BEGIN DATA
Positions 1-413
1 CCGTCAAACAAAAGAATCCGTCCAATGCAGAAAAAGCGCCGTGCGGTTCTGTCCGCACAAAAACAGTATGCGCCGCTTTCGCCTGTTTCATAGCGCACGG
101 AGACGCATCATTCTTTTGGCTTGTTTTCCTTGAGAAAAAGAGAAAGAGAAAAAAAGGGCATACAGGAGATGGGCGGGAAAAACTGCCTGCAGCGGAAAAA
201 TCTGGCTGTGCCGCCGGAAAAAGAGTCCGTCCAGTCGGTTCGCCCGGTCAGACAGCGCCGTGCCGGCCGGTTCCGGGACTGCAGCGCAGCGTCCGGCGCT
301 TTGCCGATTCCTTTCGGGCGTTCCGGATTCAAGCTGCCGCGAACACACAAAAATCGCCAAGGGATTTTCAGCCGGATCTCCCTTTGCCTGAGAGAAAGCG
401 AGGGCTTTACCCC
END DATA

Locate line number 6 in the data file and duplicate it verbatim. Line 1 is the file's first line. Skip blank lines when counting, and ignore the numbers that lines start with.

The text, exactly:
401 AGGGCTTTACCCC